2022 BMW 2 Series Coupe Grows a Bit (But Its Grille Doesn't)

Kyle Patrick
by Kyle Patrick
The smallest rear-drive Bimmer gets funky new looks and more power.

BMW unveiled the 2022 2 Series Coupe late Tuesday. Like the current car—and unlike the similarly-named 2 Series Gran Coupe—the two-door will remain rear-drive-based, with both four- and six-cylinder engines available at launch.

Bold styling also sets the 2 Coupe apart. There’s still a visual connection to the previous coupe in the 2022 model’s small greenhouse, but BMW has stretched the coupe out in nearly every direction. The M240i xDrive model is 3.5 inches (88 mm) longer than the car it replaces—now 179.4 inches (4,556 mm)—with 2.0 inches (50 mm) of that going into the wheelbase. It’s also 2.6 inches (66 mm) wider, contributing to a wider track front and rear. BMW did shave 0.1 inches (2.5 mm) off the 2 Coupe’s height, though. The four-cylinder 230i Coupe is 4.3 inches (109 mm) longer and a full inch (25 mm) lower than the model it replaces. Both cars see a corresponding rise in curb weight, too: the 230i now comes in at 3,519 lb (1,596 kg), while the M240i xDrive tips the scales at a chunky 3,871 lb (1,756 kg).

The exterior features small, single-circle LED headlights, which BMW says are inspired by the classic 2002 model. Optional adaptive headlights swivel while cornering, and can also pull data from the navigation to more accurately light the road ahead.

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After the Big Mouth Billy Bass grille of the 4 Series and iX, the regularly-sized kidney grille of the 2 Coupe almost seems demure in comparison. The grille has its own clever twist, though: the vertical slats are actually air flaps, which open and close in 10 stages to adapt to the engine’s cooling needs. Similar horizontal flaps in the lower bumper feed the brakes, too.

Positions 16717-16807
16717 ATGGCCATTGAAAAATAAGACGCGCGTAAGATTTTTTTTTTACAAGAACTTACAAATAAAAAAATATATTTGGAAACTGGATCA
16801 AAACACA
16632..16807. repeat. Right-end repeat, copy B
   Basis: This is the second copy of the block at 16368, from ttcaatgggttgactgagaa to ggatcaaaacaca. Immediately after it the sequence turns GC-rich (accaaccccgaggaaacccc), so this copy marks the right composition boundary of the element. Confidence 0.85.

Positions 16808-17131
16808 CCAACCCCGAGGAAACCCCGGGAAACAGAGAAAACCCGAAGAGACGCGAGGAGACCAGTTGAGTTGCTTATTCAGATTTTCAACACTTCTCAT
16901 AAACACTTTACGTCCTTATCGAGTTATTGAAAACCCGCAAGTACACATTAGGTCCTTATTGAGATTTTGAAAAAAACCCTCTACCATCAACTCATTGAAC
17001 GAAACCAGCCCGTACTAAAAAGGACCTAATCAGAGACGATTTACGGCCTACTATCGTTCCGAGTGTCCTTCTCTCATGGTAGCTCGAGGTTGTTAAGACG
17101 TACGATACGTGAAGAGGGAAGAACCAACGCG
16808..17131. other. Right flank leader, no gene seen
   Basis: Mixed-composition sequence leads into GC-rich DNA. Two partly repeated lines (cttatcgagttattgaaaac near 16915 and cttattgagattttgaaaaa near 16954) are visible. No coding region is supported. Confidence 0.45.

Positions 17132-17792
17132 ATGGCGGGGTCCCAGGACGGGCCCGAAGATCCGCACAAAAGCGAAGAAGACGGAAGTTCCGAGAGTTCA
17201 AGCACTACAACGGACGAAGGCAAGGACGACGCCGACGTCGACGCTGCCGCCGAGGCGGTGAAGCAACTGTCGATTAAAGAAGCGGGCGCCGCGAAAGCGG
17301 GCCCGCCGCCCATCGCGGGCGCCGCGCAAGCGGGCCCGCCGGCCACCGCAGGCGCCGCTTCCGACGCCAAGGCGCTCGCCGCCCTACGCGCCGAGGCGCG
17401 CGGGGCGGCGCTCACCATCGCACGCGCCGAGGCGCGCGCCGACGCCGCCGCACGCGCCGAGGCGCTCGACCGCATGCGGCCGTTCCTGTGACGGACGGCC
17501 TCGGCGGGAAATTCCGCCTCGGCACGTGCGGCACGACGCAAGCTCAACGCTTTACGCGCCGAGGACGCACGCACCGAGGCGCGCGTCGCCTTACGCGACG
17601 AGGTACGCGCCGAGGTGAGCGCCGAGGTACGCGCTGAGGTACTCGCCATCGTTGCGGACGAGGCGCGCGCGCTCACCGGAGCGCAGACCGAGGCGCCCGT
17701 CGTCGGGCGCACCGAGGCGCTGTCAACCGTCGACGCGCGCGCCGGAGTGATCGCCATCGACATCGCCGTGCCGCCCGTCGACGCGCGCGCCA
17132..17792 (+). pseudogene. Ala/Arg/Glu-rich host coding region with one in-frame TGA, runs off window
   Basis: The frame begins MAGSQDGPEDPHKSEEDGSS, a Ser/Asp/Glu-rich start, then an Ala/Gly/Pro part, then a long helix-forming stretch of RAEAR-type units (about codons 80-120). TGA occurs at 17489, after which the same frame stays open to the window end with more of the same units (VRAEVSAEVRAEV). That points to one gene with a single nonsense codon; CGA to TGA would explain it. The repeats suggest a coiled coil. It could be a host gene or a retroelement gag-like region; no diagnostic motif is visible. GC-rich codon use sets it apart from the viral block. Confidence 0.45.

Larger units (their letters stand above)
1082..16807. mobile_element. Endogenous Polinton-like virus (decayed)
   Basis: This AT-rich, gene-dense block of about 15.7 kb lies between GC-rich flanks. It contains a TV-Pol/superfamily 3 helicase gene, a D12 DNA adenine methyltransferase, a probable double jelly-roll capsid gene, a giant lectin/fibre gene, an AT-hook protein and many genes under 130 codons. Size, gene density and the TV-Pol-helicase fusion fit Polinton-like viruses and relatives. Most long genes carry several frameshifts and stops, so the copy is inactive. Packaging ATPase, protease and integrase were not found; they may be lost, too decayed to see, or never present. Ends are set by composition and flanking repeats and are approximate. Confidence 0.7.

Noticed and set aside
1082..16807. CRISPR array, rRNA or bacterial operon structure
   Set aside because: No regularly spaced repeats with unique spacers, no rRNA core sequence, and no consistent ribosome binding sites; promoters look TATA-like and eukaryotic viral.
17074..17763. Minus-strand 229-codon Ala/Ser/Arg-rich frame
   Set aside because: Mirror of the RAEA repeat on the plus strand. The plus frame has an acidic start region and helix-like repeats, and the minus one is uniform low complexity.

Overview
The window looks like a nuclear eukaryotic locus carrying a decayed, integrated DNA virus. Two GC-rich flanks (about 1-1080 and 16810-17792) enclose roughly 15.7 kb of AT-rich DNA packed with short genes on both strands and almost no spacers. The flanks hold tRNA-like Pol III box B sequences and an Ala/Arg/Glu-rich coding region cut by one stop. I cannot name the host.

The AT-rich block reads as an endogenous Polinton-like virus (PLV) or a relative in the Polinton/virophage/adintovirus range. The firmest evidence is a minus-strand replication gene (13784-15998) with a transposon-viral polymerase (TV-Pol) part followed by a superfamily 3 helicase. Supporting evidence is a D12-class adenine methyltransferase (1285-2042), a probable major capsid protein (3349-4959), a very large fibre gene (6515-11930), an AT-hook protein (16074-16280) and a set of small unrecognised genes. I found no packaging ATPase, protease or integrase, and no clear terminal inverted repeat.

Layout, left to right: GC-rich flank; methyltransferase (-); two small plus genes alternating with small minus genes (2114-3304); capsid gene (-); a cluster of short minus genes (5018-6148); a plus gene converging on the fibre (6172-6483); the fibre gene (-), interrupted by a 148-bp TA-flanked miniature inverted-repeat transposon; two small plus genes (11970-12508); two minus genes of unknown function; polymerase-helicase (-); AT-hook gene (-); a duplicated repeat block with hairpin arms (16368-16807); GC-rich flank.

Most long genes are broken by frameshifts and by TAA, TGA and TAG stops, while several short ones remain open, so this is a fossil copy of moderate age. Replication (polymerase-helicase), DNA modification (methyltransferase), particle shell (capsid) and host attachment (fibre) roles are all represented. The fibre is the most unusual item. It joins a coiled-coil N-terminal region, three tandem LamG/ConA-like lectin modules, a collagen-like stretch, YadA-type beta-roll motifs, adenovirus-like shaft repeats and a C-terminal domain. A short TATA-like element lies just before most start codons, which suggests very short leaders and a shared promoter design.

In profile, the 2022 2 Series Coupe retains the classic long-hood, short-deck styling only a rear-drive model can manage. Plus it comes in a sweet, sweet purple—that’s Thundernight Metallic to you and I. 18-inch wheels are standard on four-cylinder models, with 19s optional (and standard on the M240i).

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Two models will be available at launch: the rear-drive 230i and all-wheel-drive M240i xDrive. A 2.0-liter turbo four-cylinder powers the former, now with 255 horsepower and 259 pound-feet of torque. The M240i sees a bigger power bump, with its 3.0-liter inline-six now producing 382 hp and 369 lb-ft. Canada will only see the six-cylinder model. Both engines hook up to an eight-speed automatic only; this means the only way into a three-pedal BMW now is with the M models. The dash to 62 mph (100 km/h) takes 4.3 seconds in the six-cylinder model; the lighter rear-drive 2er takes an additional second or so.

Inside, the 2 Series Coupe sticks to the current BMW script. The design should be familiar to anybody who has set foot in a modern Bimmer, with a thick steering wheel and hexagonal main control section on the center console. iDrive 7 handles infotainment duty, on either an 8.8- or 10.3-inch central touch screen. The latter is part of the Live Cockpit Professional pack, which swaps in a fully digital instrument cluster as well. Both models include navigation, Wi-Fi, Apple CarPlay, and Android Auto as standard. A 14-speaker Harman Kardon sound system sits on the options list. Standard driver assists include forward collision warning, blind-spot monitoring with rear cross-traffic alert, lane departure warning, and adaptive cruise control. A 360-degree camera and BMW’s automatic parking assist are optional.

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The second-generation 2 Series Coupe will arrive in North American dealerships in November. The 230i kicks things off at $37,345, including the customary $995 destination charge. Meanwhile, the M240i xDrive rings in at $49,545 ($59,430 CAD). A 230i xDrive and rear-drive M240i should arrive some time next year, and the next iteration of the M2 shortly after.

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Kyle Patrick
Kyle Patrick

Kyle began his automotive obsession before he even started school, courtesy of a remote control Porsche and various LEGO sets. He later studied advertising and graphic design at Humber College, which led him to writing about cars (both real and digital). He is now a proud member of the Automobile Journalists Association of Canada (AJAC), where he was the Journalist of the Year runner-up for 2021.

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